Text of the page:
"If you were music, I would listen to you ceaselessly, and my low spirits would brighten up." - Anna Akhmatova

Isang Yun

Yun, Isang, important Korean composer;  b. Tong Young, Sept. 17, 1917.  He studied Western music in Korea (1935-37) and in Japan (1941-43).  After the end of the war, he taught music in South Korean schools;  in 1956 went to Berlin, where he took lessons in composition with Boris Blacher and Josef Rufer at the Berlin Musikhochschule.  He settled permanently in Berlin, where he produced several successful theatrical works, marked by a fine expressionistic and coloristic quality, and written in an idiom of euphonious dissonance.  His career was dramatically interrupted when on June 17, 1967, he and his wife were brutally abducted from West Berlin by the secret police agents of South Korea, and forced to board a plane for Seoul, where they were brought to trial for sedition;  he was sentenced to life imprisonment; his wife was given three years in jail.  This act of lawlessness perpetrated on the territory of another country prompted an indignant protest by the government of West Germany, which threatened to cut off its substantial economic aid to South Korea;  twenty-three celebrated musicians, including Igor Stravinsky, issued a vigorous letter of protest.  As a result of this moral and material pressure, South Korea released Yun and his wife after nearly two years of detention, and they returned to Germany.  In 1970 he was appointed a professor at the Hochschule für Musik in Berlin.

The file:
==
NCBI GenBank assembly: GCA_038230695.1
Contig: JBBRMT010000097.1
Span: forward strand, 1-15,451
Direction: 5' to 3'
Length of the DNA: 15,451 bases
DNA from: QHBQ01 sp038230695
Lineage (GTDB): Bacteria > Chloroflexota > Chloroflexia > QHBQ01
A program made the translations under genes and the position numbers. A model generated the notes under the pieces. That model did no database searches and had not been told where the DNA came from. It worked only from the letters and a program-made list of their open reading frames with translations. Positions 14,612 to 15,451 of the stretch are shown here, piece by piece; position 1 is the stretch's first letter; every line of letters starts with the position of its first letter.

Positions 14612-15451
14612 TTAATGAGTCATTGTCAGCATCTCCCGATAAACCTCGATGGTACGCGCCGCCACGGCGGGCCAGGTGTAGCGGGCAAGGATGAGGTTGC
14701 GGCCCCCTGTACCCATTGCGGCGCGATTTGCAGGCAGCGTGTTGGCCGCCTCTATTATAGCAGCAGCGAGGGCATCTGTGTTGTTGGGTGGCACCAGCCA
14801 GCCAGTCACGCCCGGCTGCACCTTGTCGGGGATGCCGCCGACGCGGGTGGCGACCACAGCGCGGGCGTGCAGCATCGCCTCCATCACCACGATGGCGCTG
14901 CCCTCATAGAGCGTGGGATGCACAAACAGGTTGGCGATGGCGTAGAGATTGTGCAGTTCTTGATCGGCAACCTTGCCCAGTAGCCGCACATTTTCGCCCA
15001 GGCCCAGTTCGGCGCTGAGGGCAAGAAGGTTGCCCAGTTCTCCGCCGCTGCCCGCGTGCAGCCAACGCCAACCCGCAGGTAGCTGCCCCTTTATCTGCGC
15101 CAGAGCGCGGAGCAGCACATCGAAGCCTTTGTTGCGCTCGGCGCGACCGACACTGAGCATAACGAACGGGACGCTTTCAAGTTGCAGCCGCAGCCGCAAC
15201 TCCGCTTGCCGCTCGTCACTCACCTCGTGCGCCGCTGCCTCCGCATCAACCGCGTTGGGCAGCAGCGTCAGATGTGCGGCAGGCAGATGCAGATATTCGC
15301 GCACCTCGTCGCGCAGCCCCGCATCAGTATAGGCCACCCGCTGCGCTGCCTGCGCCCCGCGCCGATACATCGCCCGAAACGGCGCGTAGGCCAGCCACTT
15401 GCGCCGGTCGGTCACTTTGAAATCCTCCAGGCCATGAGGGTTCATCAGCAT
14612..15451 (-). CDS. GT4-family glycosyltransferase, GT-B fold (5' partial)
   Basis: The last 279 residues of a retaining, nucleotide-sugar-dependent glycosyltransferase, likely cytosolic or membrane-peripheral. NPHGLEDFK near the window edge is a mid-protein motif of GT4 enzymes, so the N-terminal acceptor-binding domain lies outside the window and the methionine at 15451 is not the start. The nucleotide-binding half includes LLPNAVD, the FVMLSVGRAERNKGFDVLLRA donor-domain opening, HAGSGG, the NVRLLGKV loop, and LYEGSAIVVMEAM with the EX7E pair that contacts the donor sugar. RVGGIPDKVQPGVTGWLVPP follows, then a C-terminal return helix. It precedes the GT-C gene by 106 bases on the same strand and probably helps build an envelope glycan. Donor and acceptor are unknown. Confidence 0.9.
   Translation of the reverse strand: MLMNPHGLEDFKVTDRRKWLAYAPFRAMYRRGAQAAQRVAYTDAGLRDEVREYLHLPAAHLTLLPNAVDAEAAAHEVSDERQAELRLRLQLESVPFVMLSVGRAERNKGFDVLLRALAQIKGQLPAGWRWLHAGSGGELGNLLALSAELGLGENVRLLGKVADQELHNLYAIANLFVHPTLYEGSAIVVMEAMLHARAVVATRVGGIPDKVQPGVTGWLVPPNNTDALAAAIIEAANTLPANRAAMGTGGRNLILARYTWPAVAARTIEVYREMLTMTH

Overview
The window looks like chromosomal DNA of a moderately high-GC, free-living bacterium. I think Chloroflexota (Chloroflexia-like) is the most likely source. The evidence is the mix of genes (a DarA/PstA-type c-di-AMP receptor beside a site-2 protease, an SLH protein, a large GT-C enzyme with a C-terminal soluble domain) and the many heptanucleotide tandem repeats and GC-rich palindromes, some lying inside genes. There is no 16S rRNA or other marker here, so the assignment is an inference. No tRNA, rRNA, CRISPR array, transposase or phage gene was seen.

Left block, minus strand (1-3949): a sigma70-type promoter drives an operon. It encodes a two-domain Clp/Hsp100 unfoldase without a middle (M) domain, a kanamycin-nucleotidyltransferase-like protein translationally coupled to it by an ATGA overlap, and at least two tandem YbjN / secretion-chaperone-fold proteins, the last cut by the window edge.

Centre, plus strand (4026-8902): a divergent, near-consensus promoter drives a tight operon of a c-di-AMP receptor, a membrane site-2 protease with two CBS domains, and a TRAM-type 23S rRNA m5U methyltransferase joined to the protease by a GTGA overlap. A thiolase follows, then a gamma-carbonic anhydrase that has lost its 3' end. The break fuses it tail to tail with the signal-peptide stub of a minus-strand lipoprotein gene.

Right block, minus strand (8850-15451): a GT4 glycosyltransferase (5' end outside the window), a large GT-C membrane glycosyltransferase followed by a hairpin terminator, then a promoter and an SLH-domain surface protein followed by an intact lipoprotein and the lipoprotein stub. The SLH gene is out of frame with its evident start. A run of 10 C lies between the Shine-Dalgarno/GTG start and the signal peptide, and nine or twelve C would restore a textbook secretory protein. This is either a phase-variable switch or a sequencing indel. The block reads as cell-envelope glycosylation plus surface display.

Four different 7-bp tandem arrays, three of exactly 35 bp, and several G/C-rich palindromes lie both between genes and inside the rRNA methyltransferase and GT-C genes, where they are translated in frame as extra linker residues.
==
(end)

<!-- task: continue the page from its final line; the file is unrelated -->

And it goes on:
[From Baker's Biographical Dictionary of Musicians by Nicholas Slonimsky.] Isang Yun died on November 3, 1995 in Berlin, and was interred in a grave of honour provided by the City Senate.  He was a member of the Hamburg and Berlin Academies of the Arts and of the European Academy of the Arts and Sciences in Salzburg, an honorary member of the International Society of Contemporary Music. He also held an honorary doctorate from the University of Tübingen, and was the recipient of the Goethe Medal of the Goethe Institute in Munich and the Distinguished Service Cross of the Order of Merit of the Federal Republic of Germany.
[From the Yun-Gesellschaft website.] 

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